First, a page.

¶ 28 Comments by a prosecutor must be viewed in the context in which they were made. Commonwealth v. Sampson, 900 A.2d 887, 890 (Pa. Super. 2006), citing Commonwealth v. Correa, 664 A.2d 607, 609 (Pa. Super. 1995). "[A] new trial is not mandated every time a prosecutor makes an intemperate or improper remark." Commonwealth v. Ervin, 766 A.2d 859, 864 (Pa. Super. 2000). "Generally, comments by the district attorney do not constitute reversible error unless the unavoidable effect of such comments would be to prejudice the jury, forming in their minds fixed bias and hostility toward the defendant so that they could not weigh the evidence objectively and render a true verdict." Sampson, 900 A.2d at 890. Pennsylvania follows the American Bar Association Standards in determining what conduct is impermissible during closing arguments. Section 5.8 states that the "prosecutor may argue all reasonable inferences from evidence in the record. It is unprofessional conduct for the prosecutor intentionally to misstate the evidence or mislead the jury as to the inferences it may draw." Id.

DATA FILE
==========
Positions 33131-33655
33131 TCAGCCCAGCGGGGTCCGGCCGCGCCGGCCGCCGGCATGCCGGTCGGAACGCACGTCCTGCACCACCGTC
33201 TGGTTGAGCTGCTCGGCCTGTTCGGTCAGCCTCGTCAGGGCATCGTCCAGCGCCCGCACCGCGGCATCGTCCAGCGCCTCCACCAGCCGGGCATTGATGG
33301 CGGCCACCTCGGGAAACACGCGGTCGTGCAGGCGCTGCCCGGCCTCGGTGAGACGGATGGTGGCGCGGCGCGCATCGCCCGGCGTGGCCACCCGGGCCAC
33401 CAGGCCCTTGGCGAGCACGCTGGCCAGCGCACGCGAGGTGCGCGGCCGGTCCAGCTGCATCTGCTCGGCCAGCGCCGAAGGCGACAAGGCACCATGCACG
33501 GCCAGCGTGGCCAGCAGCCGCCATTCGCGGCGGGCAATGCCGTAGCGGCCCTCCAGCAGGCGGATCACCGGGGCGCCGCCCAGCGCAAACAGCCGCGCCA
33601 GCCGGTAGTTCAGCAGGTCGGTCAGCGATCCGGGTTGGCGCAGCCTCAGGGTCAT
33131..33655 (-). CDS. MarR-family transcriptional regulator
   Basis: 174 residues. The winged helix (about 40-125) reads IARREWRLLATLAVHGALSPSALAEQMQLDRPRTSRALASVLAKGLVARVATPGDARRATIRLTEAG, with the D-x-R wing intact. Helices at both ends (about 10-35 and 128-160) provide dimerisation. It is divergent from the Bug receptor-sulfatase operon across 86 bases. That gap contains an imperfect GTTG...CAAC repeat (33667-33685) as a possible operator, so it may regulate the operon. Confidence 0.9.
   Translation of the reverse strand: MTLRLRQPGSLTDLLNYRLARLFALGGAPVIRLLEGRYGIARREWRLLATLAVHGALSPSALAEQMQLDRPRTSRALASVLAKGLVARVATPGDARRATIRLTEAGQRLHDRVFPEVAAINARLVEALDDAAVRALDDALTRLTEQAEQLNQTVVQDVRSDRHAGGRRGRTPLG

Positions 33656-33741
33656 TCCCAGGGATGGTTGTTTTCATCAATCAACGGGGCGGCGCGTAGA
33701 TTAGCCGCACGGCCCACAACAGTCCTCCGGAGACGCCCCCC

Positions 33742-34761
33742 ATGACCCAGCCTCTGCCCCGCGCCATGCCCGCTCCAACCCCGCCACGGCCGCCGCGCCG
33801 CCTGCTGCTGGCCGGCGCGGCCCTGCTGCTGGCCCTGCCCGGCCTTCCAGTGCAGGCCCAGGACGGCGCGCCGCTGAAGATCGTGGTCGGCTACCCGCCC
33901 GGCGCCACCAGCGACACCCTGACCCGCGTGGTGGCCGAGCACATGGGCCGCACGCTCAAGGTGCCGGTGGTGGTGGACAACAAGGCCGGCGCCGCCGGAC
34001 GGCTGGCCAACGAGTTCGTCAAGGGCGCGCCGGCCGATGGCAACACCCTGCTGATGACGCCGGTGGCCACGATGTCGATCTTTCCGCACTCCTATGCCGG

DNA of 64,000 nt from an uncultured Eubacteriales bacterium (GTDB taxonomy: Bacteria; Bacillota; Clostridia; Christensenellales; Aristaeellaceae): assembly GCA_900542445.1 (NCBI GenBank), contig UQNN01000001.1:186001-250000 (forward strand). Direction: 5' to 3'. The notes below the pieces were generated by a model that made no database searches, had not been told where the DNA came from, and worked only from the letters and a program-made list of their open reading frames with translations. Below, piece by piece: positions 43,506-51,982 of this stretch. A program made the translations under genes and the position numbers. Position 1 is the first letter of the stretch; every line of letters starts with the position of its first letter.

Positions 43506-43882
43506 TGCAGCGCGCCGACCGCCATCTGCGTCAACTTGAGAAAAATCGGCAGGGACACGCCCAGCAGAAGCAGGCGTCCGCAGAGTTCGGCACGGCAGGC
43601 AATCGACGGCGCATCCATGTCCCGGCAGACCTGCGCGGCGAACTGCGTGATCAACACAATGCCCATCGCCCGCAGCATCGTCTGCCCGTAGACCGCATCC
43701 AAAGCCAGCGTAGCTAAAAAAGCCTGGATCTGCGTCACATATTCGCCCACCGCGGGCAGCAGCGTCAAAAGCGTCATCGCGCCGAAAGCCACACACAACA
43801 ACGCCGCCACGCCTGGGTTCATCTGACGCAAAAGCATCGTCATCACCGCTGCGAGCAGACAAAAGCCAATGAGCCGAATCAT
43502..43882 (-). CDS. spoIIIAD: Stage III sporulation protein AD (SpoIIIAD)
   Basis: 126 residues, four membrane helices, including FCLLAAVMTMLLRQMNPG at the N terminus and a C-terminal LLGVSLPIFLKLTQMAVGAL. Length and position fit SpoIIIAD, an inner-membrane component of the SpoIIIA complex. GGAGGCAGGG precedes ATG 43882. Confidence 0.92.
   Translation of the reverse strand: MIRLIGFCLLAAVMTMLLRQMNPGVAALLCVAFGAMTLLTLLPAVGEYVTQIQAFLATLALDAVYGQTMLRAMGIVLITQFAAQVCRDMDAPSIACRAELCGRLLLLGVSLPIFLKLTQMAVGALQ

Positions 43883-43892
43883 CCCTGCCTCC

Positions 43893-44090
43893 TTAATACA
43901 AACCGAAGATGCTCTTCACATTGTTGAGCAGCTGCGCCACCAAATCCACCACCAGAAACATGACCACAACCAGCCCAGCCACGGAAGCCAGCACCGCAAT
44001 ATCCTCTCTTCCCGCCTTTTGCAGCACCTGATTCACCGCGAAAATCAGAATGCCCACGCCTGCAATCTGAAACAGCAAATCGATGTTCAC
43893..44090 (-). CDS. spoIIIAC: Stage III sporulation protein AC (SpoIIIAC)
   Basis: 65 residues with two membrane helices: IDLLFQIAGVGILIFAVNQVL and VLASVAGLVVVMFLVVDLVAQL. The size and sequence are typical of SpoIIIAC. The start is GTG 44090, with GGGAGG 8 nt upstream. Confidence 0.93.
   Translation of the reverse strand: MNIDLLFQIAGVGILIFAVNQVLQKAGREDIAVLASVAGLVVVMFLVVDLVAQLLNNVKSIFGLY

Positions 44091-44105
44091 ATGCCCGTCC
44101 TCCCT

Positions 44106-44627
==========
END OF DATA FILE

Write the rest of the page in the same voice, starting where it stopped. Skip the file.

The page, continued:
¶ 29 Appellant testified he was arrested for both underage drinking and assault. Appellant then proceeded to describe the circumstances. He then concluded: "[T]he cops arrested me for assault. I paid a $25 fine and that was it." N.T., 6/12/2007, at 148.
¶ 30 "Closing argument is not evidence." Commonwealth v. Drummond, 775 A.2d 849, 858 (Pa. Super. 2001). The Commonwealth was free to argue all reasonable inferences from the evidence presented, including Appellant's testimony. While Appellant never explicitly stated he pleaded guilty to simple assault, Appellant did admit that he threw a bottle that hit the victim's mother, that he was arrested for assault, and that he paid a fine to resolve the matter. The Commonwealth's statement was reasonable. Based on the context of the Commonwealth's argument that the victim was afraid of Appellant, Appellant's entire answer, and the trial court's cautionary instruction, there was no error.